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Prasophyllum macrostachyum facts for kids

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Laughing leek orchid
Scientific classification

Prasophyllum macrostachyum R.Br.

Prasophyllum macrostachyum, commonly known as the laughing leek orchid, is a species of orchid endemic to the south-west of Western Australia. It has a single smooth, tube-shaped leaf and up to thirty yellowish-green and purple flowers. It is one of the few Western Australian leek orchids which is not stimulated by summer fires and also has an unusually long flowering period.


Prasophyllum macrostachyum is a terrestrial, perennial, deciduous, herb with an underground tuber and a single tube-shaped leaf which is 120–200 mm (5–8 in) long and about 2 mm (0.08 in) in diameter near its reddish base. Between five and thirty flowers are widely spaced along a flowering stem which is up to 180 mm (7 in) long reaching to a height of 100–300 mm (4–10 in). The flowers are green and purplish-red, about 8 mm (0.3 in) long and 6 mm (0.2 in) wide. As with others in the genus, the flowers are inverted so that the labellum is above the column rather than below it. The ovary is an oval shape, about 15 mm (0.6 in) long at maturity. The dorsal sepal is egg-shaped, 3–4 mm (0.1–0.2 in) long and green with red edges. The lateral sepals are egg-shaped to lance-shaped 3–4 mm (0.1–0.2 in) long and joined for about two-thirds of their length. The petals are only about 2 mm (0.08 in) long, more or less triangular and have purplish edges. The labellum is purplish, egg-shaped to lance-shaped, 3–4 mm (0.1–0.2 in) long and turns sharply upwards near its middle. Flowering occurs from September to January.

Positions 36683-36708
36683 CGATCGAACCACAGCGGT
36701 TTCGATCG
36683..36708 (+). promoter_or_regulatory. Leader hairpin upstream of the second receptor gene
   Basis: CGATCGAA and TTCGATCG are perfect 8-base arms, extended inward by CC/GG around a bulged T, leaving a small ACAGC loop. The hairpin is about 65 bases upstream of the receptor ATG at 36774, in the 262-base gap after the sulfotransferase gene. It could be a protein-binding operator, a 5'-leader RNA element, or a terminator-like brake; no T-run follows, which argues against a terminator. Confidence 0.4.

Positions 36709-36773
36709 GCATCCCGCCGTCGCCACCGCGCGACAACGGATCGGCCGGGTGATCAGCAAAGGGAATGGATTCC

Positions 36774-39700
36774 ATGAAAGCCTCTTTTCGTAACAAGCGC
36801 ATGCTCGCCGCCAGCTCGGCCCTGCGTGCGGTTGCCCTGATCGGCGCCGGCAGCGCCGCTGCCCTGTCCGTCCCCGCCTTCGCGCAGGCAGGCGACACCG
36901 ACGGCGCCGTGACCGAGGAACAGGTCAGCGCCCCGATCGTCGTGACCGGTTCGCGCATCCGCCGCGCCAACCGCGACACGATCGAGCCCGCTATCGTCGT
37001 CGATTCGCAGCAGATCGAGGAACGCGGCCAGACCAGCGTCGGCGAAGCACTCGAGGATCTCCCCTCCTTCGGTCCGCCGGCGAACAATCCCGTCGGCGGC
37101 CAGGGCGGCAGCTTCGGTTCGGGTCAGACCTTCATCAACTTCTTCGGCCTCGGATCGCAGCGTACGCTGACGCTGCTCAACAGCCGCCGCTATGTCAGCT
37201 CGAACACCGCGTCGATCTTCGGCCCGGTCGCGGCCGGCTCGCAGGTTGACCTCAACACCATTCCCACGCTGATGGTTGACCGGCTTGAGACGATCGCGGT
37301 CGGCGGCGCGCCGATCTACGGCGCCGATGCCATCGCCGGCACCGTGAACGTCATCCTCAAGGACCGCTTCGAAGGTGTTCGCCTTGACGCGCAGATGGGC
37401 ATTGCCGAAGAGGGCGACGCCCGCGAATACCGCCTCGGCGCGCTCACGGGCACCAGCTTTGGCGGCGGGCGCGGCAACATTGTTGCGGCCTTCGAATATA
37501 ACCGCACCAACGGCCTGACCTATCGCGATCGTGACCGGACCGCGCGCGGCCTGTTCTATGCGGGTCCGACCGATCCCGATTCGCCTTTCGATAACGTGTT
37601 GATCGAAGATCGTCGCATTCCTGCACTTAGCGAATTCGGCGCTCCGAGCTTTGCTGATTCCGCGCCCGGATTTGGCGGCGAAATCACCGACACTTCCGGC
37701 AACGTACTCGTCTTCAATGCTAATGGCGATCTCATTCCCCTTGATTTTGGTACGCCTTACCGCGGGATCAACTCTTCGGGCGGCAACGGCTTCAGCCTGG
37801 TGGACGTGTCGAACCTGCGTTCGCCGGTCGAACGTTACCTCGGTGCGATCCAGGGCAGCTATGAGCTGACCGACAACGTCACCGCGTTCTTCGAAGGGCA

Taxonomy and naming

Prasophyllum macrostachyum was first formally described in 1810 by Robert Brown and the description was published in Prodromus Florae Novae Hollandiae et Insulae Van Diemen. The specific epithet (macrostachyum) is derived from the Ancient Greek words makros meaning "long" and stachys meaning "an ear of grain" or "a spike", referring to the long flowering stem.

Distribution and habitat

The laughing leek orchid grows with shrubs and sedges in areas that are wet in winter and occurs between Dongara and Cape Le Grand National Park.


This orchid is classified as "not threatened" by the Western Australian Government Department of Parks and Wildlife.

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